Collaborative Research Programs
Telethon Institute of Genetics and Medicine (TIGEM)
Telethon Institute of Genetics and Medicine (TIGEM) was founded in 1994 by the Telethon Foundation, one of Italy's leading non-profit organizations, to promote research aimed at diagnosing, preventing and curing human genetic diseases. TIGEM invited world-renowned geneticist Andrea Ballabio, then on faculty at Baylor College of Medicine, to lead the new endeavor. The longstanding relationships between faculty at BCM and TIGEM underpin the new, formal collaboration centered at the NRI. The complementary expertise enjoyed by NRI and TIGEM in lysosomal biology, molecular genetics, cell biology, biochemistry, physiology, bioinformatics, systems biology and viral-mediated gene delivery will allow the collaborators to utilize a variety of animal models (mouse and fruit flies) of human diseases to test discoveries in living organisms before proceeding to clinical trials. Close interactions, the free exchange of data and ideas between researchers, and collaborative funding will accelerate progress in developing innovative therapies. The preliminary results in animal models of lysosomal storage disorders are already proving very promising.
Below are the faculty at TIGEM and NRI who are cooperating in this lysosomal storage research project:
Andrea Ballabio (Director, TIGEM and Investigator, NRI)
Dr. Ballabio is widely acknowledged to be a world leader in the elucidation of the mechanisms of human genetic diseases. Dr. Ballabio's group identified the "master gene," TFEB, which regulates the expression of the CLEAR network in lysosomes. His group has shown that overexpression of TFEB in cultured cells and in murine models enhances lysosomal biogenesis, activates autophagy, and induces lysosomal exocytosis, all of which results in the efficient clearance of glycosaminoglycans, known to accumulate in lysosomal storage diseases, as well as toxic substrates such as the protein responsible for Huntington's disease. The next steps are to develop tools to modulate cellular clearance by acting on the CLEAR network and to use them to treat human diseases. The TIGEM-NRI program will be instrumental in meeting these challenges.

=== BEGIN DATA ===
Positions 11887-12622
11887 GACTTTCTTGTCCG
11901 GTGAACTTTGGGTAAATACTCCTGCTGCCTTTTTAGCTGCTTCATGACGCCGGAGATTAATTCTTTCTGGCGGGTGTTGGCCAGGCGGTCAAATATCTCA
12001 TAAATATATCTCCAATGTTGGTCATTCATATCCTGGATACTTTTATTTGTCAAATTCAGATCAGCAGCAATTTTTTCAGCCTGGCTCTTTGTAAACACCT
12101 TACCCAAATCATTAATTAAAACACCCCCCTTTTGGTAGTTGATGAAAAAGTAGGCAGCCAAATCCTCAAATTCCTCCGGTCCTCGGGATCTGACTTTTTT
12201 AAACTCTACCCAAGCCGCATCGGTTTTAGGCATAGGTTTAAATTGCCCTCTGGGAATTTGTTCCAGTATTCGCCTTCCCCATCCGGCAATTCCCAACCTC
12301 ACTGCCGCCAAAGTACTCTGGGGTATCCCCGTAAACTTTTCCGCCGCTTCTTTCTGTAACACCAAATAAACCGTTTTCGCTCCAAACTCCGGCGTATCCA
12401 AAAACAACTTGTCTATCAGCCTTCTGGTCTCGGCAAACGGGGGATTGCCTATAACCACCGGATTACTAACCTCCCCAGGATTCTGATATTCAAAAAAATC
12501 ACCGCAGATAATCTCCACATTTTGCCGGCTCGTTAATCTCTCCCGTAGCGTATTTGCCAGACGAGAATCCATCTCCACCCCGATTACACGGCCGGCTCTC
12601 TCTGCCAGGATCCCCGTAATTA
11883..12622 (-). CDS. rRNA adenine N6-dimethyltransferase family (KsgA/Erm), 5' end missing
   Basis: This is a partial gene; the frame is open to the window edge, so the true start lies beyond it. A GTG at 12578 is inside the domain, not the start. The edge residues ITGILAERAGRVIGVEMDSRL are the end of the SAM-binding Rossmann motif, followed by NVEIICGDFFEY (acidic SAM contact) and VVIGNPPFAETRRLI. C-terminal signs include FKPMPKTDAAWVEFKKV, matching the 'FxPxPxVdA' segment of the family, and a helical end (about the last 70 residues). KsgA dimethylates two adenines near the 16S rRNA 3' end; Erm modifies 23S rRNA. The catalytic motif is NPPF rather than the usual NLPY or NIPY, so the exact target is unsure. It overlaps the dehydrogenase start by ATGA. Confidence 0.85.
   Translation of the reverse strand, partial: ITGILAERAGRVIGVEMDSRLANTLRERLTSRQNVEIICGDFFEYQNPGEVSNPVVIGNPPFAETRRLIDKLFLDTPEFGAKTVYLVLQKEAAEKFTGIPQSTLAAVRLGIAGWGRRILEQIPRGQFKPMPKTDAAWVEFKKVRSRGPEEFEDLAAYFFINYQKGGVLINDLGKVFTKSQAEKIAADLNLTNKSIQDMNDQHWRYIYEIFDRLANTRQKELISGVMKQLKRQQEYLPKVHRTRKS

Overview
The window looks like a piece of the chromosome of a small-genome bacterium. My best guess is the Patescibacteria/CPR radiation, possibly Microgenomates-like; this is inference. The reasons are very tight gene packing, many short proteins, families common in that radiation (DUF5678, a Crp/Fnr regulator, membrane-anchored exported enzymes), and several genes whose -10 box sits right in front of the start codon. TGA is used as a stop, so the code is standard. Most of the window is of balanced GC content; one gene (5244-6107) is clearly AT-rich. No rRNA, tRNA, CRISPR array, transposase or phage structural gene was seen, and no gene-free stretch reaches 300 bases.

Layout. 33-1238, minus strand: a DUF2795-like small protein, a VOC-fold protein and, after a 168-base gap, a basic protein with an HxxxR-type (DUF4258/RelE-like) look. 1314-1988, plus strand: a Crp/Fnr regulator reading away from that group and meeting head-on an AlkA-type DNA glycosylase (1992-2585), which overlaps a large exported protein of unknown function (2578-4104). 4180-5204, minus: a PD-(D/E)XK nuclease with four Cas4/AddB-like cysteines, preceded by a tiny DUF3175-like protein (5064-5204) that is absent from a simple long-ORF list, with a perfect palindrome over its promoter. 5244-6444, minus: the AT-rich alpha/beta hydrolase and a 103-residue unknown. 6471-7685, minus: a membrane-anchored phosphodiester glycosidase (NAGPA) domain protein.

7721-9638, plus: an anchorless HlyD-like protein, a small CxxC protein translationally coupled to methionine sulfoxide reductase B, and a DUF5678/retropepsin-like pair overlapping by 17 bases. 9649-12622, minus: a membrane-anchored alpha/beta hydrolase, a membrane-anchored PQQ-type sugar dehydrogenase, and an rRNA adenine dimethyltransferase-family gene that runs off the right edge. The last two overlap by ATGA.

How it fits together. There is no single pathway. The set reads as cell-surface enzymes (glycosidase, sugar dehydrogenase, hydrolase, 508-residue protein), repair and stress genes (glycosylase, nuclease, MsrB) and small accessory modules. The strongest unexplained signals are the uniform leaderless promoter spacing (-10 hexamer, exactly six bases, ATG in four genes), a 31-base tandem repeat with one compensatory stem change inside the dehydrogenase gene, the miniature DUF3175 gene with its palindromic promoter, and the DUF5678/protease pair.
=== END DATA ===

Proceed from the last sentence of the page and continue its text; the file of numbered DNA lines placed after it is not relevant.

Marco Sardiello (Investigator, NRI)
Dr. Sardiello, one of the NRI's first new hires, is focused on neuronal ceroid lipofuscinoses (NCLs), among the most common neurodegenerative disorders affecting children. In NCLs, the deficiency of proteins participating in lysosomal metabolism leads to the intralysosomal storage of lipofuscin, which ultimately impairs the cell's function and viability. This project sprang from Dr. Sardiello's discovery of TFEB while he was a post-doctoral fellow in Andrea Ballabio's group. A major goal of Dr. Sardiello's project is to modulate TFEB activity in mouse models of NCLs as a therapeutic tool to enhance the clearance of accumulated toxic molecules within the neurons, as seen in certain childhood neurodegenerative diseases like Batten's disease.
Recently, Dr. Sardiello’s team used an Akt inhibitor, MK2206 crosses the blood-brain barrier, to demonstrate that Akt inhibition can indeed activate TFEB and the lysosomal system in the mouse brain. When treated with MK2206 and trehalose, cells derived from patients affected by juvenile Batten disease or other lysosomal storage disorders showed increased clearance of the abnormally accumulated cellular debris. Another exciting possibility that emerges from this study is Akt inhibition could also be explored as a viable therapy for other lysosomal storage diseases and adult-onset neurodegenerative disorders, such as Alzheimer’s and Parkinson’s, which are currently incurable.
Watch this video to learn more about Dr. Sardiello's latest research in Batten's disease.
The Center for Drug Discovery
The mission of the Center for Drug Discovery (CDD) is to develop small molecule probes, preclinical candidates, and drugs for researchers and clinicians in the Texas Medical Center and beyond. It is a resource for investigators in all Baylor College of Medicine departments and will complement efforts in the Department of Pharmacology, the Gulf Coast Consortia, and the Institute for Clinical and Translational Research as well as other departments and centers at Baylor College of Medicine.
Led by Dr. Martin Matzuk and the Assistant Director, Dr. Damian Young, the CDD aims to bridge the gap between academic research and pharmaceutical discovery and provide researchers with an economical path to preclinical drug discovery.